'Fantastic Adventures' YouTube mom accused of abusing her children has died


Maricopa Police Department spokesman Ricardo Alvarado said Machelle Hobson died Tuesday at a Phoenix-area hospital.

The Pinal County Attorney's Office told ABC15 on Tuesday evening, November 12 they would wait for an official death certificate before dismissing charges, but would continue to pursue Hobson's assets, including more than $100,000 in cash.

To punish what Hobson perceived as subpar performance on the YouTube show - which garnered almost 800,000 subscribers and hundreds of millions of views on YouTube - the woman would allegedly beat the children with belts and hangers, assault them with pepper spray and force them to take ice baths, according to court documents.

Officers who went to Hobson's home said they discovered a child in an unlocked closet wearing only a pull-up diaper, and they described other children in the house as looking pale and underweight with bags under their eyes, according to authorities.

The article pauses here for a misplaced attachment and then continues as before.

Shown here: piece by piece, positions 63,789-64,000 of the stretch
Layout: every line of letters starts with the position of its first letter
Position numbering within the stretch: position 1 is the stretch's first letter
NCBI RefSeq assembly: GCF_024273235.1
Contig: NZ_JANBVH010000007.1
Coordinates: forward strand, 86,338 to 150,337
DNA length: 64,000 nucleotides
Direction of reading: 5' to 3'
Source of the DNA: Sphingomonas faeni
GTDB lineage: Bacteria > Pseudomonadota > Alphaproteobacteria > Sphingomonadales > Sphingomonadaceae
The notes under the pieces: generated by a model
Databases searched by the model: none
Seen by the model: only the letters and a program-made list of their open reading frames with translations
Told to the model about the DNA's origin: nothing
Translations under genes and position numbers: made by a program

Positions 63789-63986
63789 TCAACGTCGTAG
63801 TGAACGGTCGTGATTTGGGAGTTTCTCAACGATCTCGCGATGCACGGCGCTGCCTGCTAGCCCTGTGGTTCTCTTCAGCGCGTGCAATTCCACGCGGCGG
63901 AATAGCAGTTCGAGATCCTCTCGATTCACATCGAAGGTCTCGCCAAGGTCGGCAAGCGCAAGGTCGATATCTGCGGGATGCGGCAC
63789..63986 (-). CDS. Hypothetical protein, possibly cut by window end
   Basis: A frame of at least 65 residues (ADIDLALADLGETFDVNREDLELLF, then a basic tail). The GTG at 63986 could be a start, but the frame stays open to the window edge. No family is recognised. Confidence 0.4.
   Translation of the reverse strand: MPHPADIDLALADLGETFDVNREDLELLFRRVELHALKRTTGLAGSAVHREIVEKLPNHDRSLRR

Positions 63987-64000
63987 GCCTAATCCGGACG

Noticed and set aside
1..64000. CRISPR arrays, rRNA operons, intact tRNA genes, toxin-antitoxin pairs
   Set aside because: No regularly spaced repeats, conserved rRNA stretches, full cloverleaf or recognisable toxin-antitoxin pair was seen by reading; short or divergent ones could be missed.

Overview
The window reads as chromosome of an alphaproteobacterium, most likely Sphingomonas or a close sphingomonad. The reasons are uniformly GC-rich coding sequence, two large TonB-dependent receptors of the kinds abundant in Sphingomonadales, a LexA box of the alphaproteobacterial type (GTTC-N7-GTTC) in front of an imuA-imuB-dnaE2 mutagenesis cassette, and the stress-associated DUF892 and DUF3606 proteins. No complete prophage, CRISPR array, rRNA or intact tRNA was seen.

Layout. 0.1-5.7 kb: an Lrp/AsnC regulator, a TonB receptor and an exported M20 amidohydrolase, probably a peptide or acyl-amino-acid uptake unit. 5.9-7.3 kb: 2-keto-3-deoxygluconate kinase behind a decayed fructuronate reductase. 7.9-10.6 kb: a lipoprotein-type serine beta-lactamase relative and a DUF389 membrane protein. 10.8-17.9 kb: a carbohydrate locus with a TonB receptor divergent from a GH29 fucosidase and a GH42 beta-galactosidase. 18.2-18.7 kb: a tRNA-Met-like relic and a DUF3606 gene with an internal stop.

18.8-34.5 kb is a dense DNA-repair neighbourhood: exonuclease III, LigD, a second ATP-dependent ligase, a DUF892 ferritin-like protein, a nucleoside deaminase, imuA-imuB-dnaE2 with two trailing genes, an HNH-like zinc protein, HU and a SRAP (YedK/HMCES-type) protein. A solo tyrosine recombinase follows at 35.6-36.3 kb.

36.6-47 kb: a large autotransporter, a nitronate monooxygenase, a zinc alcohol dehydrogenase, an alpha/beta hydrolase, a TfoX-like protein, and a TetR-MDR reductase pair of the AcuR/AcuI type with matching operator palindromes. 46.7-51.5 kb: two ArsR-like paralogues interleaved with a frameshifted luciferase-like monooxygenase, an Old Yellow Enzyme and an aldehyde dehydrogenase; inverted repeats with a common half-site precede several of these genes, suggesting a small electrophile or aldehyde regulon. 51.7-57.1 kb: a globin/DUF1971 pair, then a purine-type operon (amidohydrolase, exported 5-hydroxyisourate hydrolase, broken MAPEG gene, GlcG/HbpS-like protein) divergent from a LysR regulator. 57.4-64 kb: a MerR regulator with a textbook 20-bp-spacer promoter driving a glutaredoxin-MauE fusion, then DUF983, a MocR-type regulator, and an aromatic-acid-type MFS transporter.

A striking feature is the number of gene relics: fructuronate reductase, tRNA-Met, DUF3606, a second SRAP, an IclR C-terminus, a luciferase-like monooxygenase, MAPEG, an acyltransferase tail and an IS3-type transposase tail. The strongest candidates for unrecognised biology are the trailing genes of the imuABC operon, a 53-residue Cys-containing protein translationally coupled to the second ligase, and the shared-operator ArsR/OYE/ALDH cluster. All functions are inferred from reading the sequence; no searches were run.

YouTube has since terminated Hobson's channel, which featured skits about children stealing cookies or a boy with superpowers, after determining the channel violated its guidelines.

In March, the mother of seven was arrested and accused of 30 counts of kidnapping and child abuse after a welfare check was conducted at her home.

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Hobson had pleaded not guilty to the charges against her before her death, but had been ruled incompetent to stand trial by state and defense doctors in August. But county attorney Kent Volkmer said in a news conference that he was saddened by the death, according to the Maricopa Monitor. He said he wasn't able to elaborate on Hobson's medical condition.

The Arizona Department of Child Safety removed the seven children from Hobson's custody and they're now in foster or group homes.

Investigators had said they found two cans of pepper spray in Hobson's bedroom.

Police have said the children were taken out of school so they could keep filming the video series and hadn't been back for years.

Her two biological sons, who were arrested over the allegations, will not be charged in the case, police later confirmed. Volkmer said part of the investigation was focused on locating her assets and seizing them, since the profits were directly related to the alleged abuse.